Fruit Flies and French Fries: The Role of Fat Cells in Communicating Nutritional Input
By Alissa Armstrong, Biological Sciences
3 p.m. | Thursday, December 3
What can a fruit fly tell us about nutrition, obesity, and diabetes? Plenty. In this talk, Alissa Armstrong will explain how cells in the fruit fly communicate
nutritional information to each other, allowing changes in nutrition to trigger changes
in the body. Although her research focuses on the tiny insect, it has implications
for humans and diseases linked to the foods we eat.
Register for this Zoom webinar.
The Best Medicine — How Art Brings Laughter and Healing
By Marius Valdes, School of Visual Art and Design
Spring 2021 | Date and time to be announced soon
When Marius Valdes learned about the way art benefits children receiving health care,
he knew he wanted to do more for the new children's hospital in Charleston, South
Carolina. The result is multiple hallways filled with bright, delightful images, letting
child patients know that they are in a safe place. This presentation will discuss
the role of art in medicine, therapy and healing.
Registration link coming soon.
Questions about this webinar series can be directed to Jodi Salter or Bryan Gentry.
The following events have been completed.
Sins of Omission: The Rollin Sisters and the SC Suffrage Movement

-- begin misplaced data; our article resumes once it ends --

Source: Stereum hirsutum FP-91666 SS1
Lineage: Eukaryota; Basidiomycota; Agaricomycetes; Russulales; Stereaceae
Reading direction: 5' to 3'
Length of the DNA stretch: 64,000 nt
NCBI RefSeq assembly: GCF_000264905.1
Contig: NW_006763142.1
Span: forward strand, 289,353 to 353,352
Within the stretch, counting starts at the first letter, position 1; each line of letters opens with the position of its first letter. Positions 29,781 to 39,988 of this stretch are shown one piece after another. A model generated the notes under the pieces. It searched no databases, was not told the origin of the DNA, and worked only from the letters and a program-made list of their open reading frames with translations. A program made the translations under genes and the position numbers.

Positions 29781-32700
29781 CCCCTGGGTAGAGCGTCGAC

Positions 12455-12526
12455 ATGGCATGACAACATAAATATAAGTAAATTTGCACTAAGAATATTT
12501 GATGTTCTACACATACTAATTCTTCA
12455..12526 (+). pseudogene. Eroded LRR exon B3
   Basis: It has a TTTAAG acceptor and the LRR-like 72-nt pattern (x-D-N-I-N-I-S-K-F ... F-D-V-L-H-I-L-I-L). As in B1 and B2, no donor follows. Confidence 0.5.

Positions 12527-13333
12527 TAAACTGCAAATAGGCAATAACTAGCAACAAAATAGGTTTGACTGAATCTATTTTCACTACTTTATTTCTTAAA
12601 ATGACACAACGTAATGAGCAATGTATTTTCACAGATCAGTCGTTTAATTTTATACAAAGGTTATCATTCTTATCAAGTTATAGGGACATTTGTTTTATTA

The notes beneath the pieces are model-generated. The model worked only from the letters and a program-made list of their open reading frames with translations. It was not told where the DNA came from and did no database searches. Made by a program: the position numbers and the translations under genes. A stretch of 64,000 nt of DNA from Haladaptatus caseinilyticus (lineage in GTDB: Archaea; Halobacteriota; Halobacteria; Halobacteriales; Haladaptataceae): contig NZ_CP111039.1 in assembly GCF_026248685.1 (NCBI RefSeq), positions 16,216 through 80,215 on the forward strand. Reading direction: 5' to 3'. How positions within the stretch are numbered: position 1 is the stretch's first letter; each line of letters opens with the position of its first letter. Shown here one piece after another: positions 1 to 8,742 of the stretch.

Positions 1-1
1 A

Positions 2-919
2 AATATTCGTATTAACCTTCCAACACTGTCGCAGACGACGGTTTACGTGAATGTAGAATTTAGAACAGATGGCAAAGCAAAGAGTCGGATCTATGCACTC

Presented by Valinda LIttlefield on August 10. Watch below or on YouTube.
Most accounts of the Suffrage Movement in South Carolina begin with the 1890s, with
little or no mention of the movement during Reconstruction. Omission of the first
struggle denies a rich and complex narrative with the inclusion of women of color
and their efforts to obtain the vote. As the nation marks 100 years since the 19th
Amendment was ratified, Valinda Littlefield shared the history of Frances, Katherine,
Charlotte, Louise and Florence Rollin and the roles they played in starting the fight
for women's suffrage.
New Approaches in Theatre and Dance: Keeping the Lights On During COVID-19
Presented by Tanya Wideman-Davis and Jim Hunter on July 13. Watch below or on YouTube.
When a global pandemic shutters traditional performance halls, we need to find new
ways to keep theatre and dance thriving. In this webinar, two professors from the
Department of Theatre and Dance discussed their response to the COVID-19 pandemic,
including how they will teach the performing arts and how they will use innovative
techniques to bring performances to the public this fall.
Sensory Revolutions: War, Peace and the Pandemic through the Five Senses
Presented by Mark Smith on June 23. Watch below or on YouTube.
There is more to history than meets the eye. History also affects what people hear,
smell, touch, and taste, and those sensory experiences have their own influence on
history. Mark Smith, author of a book on the sensory history of the Civil War, shared how
sensory history brings this study to life, as well as how the COVID-19 pandemic is
shaping our senses for the future.